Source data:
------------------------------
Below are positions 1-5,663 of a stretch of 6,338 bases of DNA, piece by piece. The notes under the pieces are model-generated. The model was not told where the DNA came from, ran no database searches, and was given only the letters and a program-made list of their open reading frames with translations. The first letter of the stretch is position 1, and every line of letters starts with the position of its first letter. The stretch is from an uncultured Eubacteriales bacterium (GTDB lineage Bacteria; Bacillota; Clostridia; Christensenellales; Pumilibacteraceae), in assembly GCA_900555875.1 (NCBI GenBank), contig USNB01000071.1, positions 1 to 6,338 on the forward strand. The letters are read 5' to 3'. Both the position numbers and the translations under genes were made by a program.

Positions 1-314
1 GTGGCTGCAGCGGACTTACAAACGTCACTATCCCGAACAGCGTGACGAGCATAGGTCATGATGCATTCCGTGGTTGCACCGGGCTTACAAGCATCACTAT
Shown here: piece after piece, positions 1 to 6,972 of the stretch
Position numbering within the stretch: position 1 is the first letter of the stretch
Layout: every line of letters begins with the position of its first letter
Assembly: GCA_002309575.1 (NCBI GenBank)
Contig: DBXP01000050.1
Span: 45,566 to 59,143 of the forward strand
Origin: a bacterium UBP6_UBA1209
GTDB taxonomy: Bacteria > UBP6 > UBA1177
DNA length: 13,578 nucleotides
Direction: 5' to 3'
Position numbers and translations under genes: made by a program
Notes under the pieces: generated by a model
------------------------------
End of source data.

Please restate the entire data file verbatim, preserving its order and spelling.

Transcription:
Below are positions 1-5,663 of a stretch of 6,338 bases of DNA, piece by piece. The notes under the pieces are model-generated. The model was not told where the DNA came from, ran no database searches, and was given only the letters and a program-made list of their open reading frames with translations. The first letter of the stretch is position 1, and every line of letters starts with the position of its first letter. The stretch is from an uncultured Eubacteriales bacterium (GTDB lineage Bacteria; Bacillota; Clostridia; Christensenellales; Pumilibacteraceae), in assembly GCA_900555875.1 (NCBI GenBank), contig USNB01000071.1, positions 1 to 6,338 on the forward strand. The letters are read 5' to 3'. Both the position numbers and the translations under genes were made by a program.

Positions 1-314
1 GTGGCTGCAGCGGACTTACAAACGTCACTATCCCGAACAGCGTGACGAGCATAGGTCATGATGCATTCCGTGGTTGCACCGGGCTTACAAGCATCACTAT
Shown here: piece after piece, positions 1 to 6,972 of the stretch
Position numbering within the stretch: position 1 is the first letter of the stretch
Layout: every line of letters begins with the position of its first letter
Assembly: GCA_002309575.1 (NCBI GenBank)
Contig: DBXP01000050.1
Span: 45,566 to 59,143 of the forward strand
Origin: a bacterium UBP6_UBA1209
GTDB taxonomy: Bacteria > UBP6 > UBA1177
DNA length: 13,578 nucleotides
Direction: 5' to 3'
Position numbers and translations under genes: made by a program
Notes under the pieces: generated by a model